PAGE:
Zerlina Maxwell is right, and other thoughts on men and boundaries.

If, like me, you avoid Fox News like it’s the audiovisual equivalent of a plague rat, you probably missed Zerlina Maxwell’s March 6th appearance on Hannity. Maxwell, a Democratic strategist who openly discusses her experiences as a rape survivor, used the appearance to publicly challenge a narrative popularized by gun rights proponents. According to this narrative, guns are the only reliable defence against rape. This narrative attempts to characterize gun rights as a feminist issue, yet it places the onus of responsibility on women rather than on perpetrators of sexual violence. As Maxwell articulately explained, it’s hardly a feminist position. It locates rape as an inexplicable act of violence, rather than as the inevitable consequence of social attitudes on gender.

The backlash to her comments indicates the state of race and gender politics in our national discourse. Since her appearance, Maxwell has received numerous rape and death threats that often reference her race (she is African-American). Gun rights advocates have further characterized her as an aloof elitist (or, alternatively, as an idiot) who places anti-gun ideology ahead of gender equality.  Both accusations reflect the belief that she is guilty of a reductionist perspective.

But here’s the catch: Zerlina Maxwell never claimed that we can end rape by teaching men not to rape. She stated that we’re having the wrong conversation. And the backlash to her remarks is proof of that need. Maxwell’s statements do not universally portray men as sexual predators. She implied rather the opposite: that men are willing to learn about the consequences of sexism, and can work with women to establish healthy sexual boundaries. She bravely spoke about her own experiences to demonstrate a truth supported by statistics: that rape victims are rarely attacked by strangers.

Zerlina Maxwell repeated what many of us already know. Danger does not hide in the bushes and wait to strike. It demands sex until you give in. It insists that it knows what you really want. It stands in the pulpit and offers counsel; it waits for you to pass out. It’s a Nice Guy, a clergyman, the love of your life. It wants the best for you, really, but you can be such a bitch sometimes and if you didn’t drink quite so much you wouldn’t be so easy.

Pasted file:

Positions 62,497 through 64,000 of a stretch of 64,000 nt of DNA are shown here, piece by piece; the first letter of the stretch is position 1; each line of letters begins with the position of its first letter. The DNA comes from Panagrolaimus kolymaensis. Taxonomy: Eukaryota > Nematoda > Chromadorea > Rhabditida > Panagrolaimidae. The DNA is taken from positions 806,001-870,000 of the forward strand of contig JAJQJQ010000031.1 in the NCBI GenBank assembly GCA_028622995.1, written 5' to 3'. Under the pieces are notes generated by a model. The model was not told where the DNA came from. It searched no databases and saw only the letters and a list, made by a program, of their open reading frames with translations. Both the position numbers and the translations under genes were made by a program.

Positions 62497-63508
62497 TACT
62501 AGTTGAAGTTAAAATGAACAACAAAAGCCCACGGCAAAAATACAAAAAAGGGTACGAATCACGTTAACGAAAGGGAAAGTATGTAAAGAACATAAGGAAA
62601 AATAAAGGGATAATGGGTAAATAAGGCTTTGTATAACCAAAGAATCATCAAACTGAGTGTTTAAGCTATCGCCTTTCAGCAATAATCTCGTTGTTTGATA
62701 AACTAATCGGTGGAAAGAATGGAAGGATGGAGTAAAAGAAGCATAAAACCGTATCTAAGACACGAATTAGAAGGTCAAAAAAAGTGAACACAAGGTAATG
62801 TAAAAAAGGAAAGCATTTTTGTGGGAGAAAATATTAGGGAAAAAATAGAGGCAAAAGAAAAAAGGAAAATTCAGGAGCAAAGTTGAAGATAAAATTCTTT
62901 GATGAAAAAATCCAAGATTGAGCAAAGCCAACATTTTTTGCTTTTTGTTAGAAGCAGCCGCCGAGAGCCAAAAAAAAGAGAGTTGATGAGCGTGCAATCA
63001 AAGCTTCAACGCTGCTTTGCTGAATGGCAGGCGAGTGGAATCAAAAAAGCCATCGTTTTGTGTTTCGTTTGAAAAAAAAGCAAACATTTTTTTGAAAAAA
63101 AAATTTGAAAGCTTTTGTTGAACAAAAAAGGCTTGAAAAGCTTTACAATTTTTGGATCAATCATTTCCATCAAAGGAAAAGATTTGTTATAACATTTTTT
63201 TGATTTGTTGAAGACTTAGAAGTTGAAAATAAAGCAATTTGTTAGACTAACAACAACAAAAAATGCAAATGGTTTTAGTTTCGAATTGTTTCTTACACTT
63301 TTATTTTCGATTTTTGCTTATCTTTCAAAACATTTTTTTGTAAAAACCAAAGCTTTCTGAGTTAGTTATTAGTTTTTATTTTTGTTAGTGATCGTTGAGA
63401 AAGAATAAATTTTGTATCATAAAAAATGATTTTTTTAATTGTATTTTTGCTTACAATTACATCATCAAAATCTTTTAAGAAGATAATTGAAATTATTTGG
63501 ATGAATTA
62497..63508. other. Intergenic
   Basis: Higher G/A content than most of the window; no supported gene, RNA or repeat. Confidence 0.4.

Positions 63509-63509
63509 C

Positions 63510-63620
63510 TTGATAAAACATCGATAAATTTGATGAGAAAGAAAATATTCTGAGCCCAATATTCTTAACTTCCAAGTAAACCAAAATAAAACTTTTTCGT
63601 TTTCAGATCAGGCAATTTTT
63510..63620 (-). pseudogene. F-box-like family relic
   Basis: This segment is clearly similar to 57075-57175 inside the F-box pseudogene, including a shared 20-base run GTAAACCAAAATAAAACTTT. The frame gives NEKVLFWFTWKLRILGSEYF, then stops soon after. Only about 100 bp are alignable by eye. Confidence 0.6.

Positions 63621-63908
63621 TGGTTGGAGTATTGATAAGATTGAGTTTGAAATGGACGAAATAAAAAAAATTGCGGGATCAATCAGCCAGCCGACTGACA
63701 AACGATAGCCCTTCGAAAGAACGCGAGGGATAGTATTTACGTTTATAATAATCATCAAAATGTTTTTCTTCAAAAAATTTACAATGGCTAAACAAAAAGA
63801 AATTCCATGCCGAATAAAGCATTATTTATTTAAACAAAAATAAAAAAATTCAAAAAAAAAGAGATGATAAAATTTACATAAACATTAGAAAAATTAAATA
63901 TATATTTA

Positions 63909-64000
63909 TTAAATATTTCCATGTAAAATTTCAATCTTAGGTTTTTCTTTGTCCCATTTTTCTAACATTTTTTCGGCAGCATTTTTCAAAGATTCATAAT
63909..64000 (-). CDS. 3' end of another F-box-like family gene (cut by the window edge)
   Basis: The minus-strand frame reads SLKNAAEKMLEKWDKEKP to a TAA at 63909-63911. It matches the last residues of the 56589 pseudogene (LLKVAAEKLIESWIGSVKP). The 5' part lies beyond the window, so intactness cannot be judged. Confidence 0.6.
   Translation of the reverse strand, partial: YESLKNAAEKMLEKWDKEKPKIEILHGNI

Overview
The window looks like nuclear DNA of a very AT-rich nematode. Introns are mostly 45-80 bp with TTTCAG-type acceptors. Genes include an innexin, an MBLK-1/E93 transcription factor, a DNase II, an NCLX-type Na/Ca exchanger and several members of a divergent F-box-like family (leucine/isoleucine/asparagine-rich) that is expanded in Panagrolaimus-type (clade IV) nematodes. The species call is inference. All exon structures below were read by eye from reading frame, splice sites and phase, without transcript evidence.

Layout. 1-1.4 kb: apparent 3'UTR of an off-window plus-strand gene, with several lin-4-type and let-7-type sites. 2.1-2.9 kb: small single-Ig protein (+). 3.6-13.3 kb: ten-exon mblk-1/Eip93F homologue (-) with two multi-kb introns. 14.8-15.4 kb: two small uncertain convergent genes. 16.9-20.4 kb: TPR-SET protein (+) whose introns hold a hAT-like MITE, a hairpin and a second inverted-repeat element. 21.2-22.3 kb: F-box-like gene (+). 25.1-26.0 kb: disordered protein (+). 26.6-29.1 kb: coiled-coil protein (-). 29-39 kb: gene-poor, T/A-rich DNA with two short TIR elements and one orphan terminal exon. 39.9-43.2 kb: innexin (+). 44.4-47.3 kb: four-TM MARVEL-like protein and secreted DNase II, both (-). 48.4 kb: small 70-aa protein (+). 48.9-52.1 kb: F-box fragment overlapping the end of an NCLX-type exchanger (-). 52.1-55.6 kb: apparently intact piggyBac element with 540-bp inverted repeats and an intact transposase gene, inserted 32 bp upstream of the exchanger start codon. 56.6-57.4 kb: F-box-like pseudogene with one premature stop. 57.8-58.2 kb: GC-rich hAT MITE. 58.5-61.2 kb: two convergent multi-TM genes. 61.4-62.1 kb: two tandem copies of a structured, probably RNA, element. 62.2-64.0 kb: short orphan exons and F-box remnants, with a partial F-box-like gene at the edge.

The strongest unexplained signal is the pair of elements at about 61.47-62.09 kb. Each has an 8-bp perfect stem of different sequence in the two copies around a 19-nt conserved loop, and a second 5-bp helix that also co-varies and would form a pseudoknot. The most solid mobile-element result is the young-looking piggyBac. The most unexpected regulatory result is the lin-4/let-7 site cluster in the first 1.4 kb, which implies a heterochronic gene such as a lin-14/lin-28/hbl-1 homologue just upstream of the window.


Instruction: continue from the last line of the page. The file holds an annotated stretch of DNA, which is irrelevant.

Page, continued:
For most of us, that’s rape. The stories I’ve featured on this blog, the stories represented by projects like this one, demonstrate the immediate need for a national conversation on gender roles. If a woman can’t appear on TV and discuss her rape without receiving rape threats in response, the problem isn’t her lack of gun. The problem is that men are making rape threats. That’s a social problem, and it won’t be solved by a bullet. It’s simply too prevalent. It is what we feminists mean when we speak of ‘rape culture.’

We want to educate men not because we are sexist, but because we believe men also suffer when society expects a masculinity that celebrates and encourages sexual aggression. We believe that men are capable of showing respect to their female partners, and that they can fully participate in a dialogue about consent and healthy sexual boundaries. In a world so devastated by sexual violence, this belief often requires extreme faith. I applaud Zerlina Maxwell for the courage she displayed on Hannity, and the courage she displays now as she is threatened with further trauma and abuse.


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